13.9.09

SKY (1975)


The Man Who Fell To Earth for schoolkids? Several years ago I decided I'd imagined this programme as no-one else I spoke to remembered it, but somebody's posted the entire series on Youtube &, judging by the comments left so far, it seems I'm not the only shellshocked ex-viewer this happened to.

Looking a little bit like a young John Foxx, Sky (Marc Harrison) was a morally ambiguous alien child with eeire, electric blue eyes who, lost in time & accidently finding himself on Earth via a black hole, uses his supernatural powers to try & find a way back to his own dimension. Coming into conflict with the very soul of the planet (aggressive Nature & it's human manifestation, the evil Goodchild), Sky finds himself being rejected by the Earth the same way an immune system might confront an antibody or infection.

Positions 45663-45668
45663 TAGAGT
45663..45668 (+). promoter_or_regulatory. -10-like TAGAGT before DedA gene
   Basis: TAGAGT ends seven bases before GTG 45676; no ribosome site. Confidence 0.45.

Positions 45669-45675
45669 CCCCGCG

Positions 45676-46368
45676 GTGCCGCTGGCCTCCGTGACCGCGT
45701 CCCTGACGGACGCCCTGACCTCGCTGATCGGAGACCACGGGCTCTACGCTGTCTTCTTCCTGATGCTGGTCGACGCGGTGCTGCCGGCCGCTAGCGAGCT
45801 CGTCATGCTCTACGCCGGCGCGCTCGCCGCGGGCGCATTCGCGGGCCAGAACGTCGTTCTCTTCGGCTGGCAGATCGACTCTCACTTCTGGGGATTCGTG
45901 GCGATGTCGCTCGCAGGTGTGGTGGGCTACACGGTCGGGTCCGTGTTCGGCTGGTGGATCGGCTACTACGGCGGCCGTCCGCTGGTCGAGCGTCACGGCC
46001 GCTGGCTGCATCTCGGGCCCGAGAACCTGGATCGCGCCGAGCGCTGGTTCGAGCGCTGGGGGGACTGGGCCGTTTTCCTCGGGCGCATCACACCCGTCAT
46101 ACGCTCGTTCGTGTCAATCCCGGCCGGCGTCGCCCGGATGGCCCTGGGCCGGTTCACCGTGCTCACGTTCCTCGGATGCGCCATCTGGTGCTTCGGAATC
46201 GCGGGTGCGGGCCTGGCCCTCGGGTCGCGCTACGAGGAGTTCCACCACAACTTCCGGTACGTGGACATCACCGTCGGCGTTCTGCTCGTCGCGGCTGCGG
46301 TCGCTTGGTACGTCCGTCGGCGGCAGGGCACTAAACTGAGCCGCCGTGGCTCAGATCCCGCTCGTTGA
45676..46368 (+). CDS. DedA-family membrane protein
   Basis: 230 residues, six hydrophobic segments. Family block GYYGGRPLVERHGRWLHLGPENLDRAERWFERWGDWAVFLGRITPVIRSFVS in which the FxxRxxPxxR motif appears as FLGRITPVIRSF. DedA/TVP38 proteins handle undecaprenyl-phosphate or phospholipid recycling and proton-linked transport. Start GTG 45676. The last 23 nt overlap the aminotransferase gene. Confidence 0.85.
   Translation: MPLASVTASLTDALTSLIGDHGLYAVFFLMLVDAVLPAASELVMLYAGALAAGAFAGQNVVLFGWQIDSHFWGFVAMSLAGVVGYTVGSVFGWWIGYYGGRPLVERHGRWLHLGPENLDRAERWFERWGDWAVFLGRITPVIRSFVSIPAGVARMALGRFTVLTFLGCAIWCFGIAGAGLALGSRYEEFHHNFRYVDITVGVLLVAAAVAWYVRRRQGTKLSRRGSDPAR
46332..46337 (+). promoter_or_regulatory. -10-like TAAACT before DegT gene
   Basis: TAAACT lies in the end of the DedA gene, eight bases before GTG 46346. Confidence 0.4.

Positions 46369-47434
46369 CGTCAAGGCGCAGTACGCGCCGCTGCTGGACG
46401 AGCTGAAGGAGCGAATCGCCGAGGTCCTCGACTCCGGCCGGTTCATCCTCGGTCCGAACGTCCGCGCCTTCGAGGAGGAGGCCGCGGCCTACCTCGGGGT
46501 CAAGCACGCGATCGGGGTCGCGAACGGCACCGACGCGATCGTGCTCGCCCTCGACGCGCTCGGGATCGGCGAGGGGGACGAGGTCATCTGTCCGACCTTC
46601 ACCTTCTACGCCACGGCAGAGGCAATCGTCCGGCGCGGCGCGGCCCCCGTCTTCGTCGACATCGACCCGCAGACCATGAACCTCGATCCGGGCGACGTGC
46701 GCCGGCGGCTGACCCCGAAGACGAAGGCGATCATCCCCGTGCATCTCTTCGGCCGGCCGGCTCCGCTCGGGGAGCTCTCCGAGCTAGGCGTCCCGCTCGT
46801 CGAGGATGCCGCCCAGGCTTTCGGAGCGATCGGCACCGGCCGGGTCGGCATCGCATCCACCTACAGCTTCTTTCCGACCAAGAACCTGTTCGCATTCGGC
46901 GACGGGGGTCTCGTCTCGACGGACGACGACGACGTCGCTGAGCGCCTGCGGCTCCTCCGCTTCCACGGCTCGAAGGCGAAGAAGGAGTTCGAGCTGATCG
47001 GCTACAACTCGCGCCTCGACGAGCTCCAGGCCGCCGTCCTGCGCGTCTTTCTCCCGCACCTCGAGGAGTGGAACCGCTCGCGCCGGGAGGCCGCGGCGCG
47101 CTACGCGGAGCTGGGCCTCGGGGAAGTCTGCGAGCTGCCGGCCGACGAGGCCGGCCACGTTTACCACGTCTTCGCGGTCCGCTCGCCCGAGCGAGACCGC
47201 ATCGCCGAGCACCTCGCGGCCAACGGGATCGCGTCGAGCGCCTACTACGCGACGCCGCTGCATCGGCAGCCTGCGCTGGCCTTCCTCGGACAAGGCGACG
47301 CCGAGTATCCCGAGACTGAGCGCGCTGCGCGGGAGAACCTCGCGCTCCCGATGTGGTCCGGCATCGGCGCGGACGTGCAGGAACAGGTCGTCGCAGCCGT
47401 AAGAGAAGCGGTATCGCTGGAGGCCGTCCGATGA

Written by Doctor Who stalwarts Bob Baker & Dave Martin, Sky was made by HTV for ITV in 1975. Broadcast in seven weekly installments, it went out at 4.20 in the afternoon & was one of those sacrosanct serials that you'd desperately sprint home for as a kid, not wanting to miss a single second, even though the briefest glimpse of the title sequence could scare you half to death (it's "sleeps under leaves" imagery certainly made an indelible impression on me). As far as I know it was never repeated (though I could be mistaken), & subsequent damage to the archived video masters meant it was impossible to issue the series on DVD until earlier this year when inferior but watchable domestic VHS copies of the impaired segments were discovered. Watching it back now it's obviously dated significantly, but it remains haunting viewing with some amazing dialogue ("Forces of the earth. Forces in the earth. Forces from the earth and below the earth. You who made me manifest, called me forth from the tree of life, who gave me a voice and this hated human form; make your will known through me now against this abomination. Here we have anathema, alien and evil. Here we have strangeness, unwelcome and unknown. Here we have disease, blastocystic and obscene, spreading its contagion from the diaspora of beyond") & prescient, ecological themes to recommend it.

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